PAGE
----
Ultra-sensitive Tool for DNA analysis, thanks to Ancient Roman Cup

Utilizing optical characteristics first demonstrated by the ancient Romans, researchers at the University of Illinois at Urbana-Champaign have created a novel, ultra-sensitive tool for chemical, DNA, and protein analysis..plasmon resonance sensor
With this device, the nanoplasmonic spectroscopy sensing, for the first time, becomes colorimetric sensing, requiring only naked eyes or ordinary visible color photography,” explained Logan Liu, an assistant professor of electrical and computer engineering and of bioengineering at Illinois. “It can be used for chemical imaging, biomolecular imaging, and integration to portable microfluidics devices for lab-on-chip-applications“. His research team’s results were featured in the cover article of the inaugural edition of Advanced Optical Materials (AOM, optical section of Advanced Materials).

Roman Cup
Lycurgus cups were created by the Romans in 400 A.D. Made of a dichroic glass, the famous cup exhibits different colors depending on whether or not light is passing through it; red when lit from behind and green when lit from in front. It is also the origin of inspiration for all contemporary nanoplasmonics research—the study of optical phenomena in the nanoscale vicinity of metal surfaces.

Nanotechnology Used To Prevent Hay Fever

Scientists at the Charité – Universitätsmedizin Berlin – Germany – have now been able to identify the grass pollen molecule, against which the allergic response of hay fever in children is initiated. In addition, it was shown that the first individual antibodies generated in children against individual pollen molecules can be identified even before the initial symptoms of a pollen allergy are developed. The findings of this long-term study have appeared in the Journal of Allergy and Clinical Immunology. In its study, the Molecular Allergology working group headed by Adj. Professor Dr. Paolo Matricardi investigated the data and blood samples taken from 820 children. The working group was for the first time also able to examine the data using nanotechnological methods at a molecular level.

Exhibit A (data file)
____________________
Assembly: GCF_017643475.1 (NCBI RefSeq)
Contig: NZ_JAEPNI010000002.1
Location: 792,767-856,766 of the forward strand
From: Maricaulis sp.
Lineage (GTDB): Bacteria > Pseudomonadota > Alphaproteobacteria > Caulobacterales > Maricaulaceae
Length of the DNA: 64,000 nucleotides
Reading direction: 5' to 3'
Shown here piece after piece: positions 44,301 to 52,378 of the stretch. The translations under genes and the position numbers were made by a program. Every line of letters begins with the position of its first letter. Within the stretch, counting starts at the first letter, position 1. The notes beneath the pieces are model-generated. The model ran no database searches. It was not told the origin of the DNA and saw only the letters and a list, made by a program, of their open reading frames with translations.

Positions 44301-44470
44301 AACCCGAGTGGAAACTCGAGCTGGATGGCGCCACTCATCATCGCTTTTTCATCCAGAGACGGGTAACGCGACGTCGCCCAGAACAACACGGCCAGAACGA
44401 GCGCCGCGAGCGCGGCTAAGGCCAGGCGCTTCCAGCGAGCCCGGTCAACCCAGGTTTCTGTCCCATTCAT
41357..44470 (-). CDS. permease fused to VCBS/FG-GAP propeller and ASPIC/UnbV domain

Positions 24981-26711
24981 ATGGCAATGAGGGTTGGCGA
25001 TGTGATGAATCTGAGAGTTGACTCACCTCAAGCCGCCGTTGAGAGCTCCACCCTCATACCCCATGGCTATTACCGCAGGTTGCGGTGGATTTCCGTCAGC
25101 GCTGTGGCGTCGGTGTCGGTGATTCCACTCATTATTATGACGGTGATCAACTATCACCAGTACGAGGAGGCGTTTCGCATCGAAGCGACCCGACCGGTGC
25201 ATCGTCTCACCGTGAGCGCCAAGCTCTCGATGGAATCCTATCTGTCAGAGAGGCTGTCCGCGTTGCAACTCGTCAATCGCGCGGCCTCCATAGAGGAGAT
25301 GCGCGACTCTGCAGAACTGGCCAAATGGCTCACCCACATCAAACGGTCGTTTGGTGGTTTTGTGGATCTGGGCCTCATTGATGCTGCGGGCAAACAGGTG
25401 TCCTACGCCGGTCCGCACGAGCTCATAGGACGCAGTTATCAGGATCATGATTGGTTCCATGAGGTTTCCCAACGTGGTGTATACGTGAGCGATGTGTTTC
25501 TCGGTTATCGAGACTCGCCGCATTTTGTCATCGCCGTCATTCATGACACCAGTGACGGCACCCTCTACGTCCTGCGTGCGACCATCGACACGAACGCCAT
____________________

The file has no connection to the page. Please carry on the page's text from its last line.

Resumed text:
The detection of lgE antibodies at an early stage could enhance the prospects of a successful therapeutic and even preventative intervention”, according to a confident Laura Hatzler, the first author of the study. “The investigation of allergen-specific, immunological treatments at early stages of the disease process in childhood represents the next step in our research.


3 times more powerfull Lithium-Ion Batteries, recharge in 10 minutes

Researchers at the University of South California – USC have developed a new lithium-ion battery design that uses porous silicon nanoparticles in place of the traditional graphite anodes to provide superior performance. The new batteries—which could be used in anything from cell phones to hybrid cars—hold three times as much energy as comparable graphite-based designs and recharge within 10 minutes. The design, currently under a provisional patent, could be commercially available within two to three years.

It’s an exciting research. It opens the door for the design of the next generation lithium-ion batteries,” said Chongwu Zhou, professor at the USC Viterbi School of Engineering, who led the team that developed the battery. Zhou worked with USC graduate students Mingyuan Ge, Jipeng Rong, Xin Fang and Anyi Zhang, as well as Yunhao Lu of Zhejiang University in China. Their research was published in Nano Research in January. “The easy method we use may generate real impact on battery applications in the near future,” Zhou said.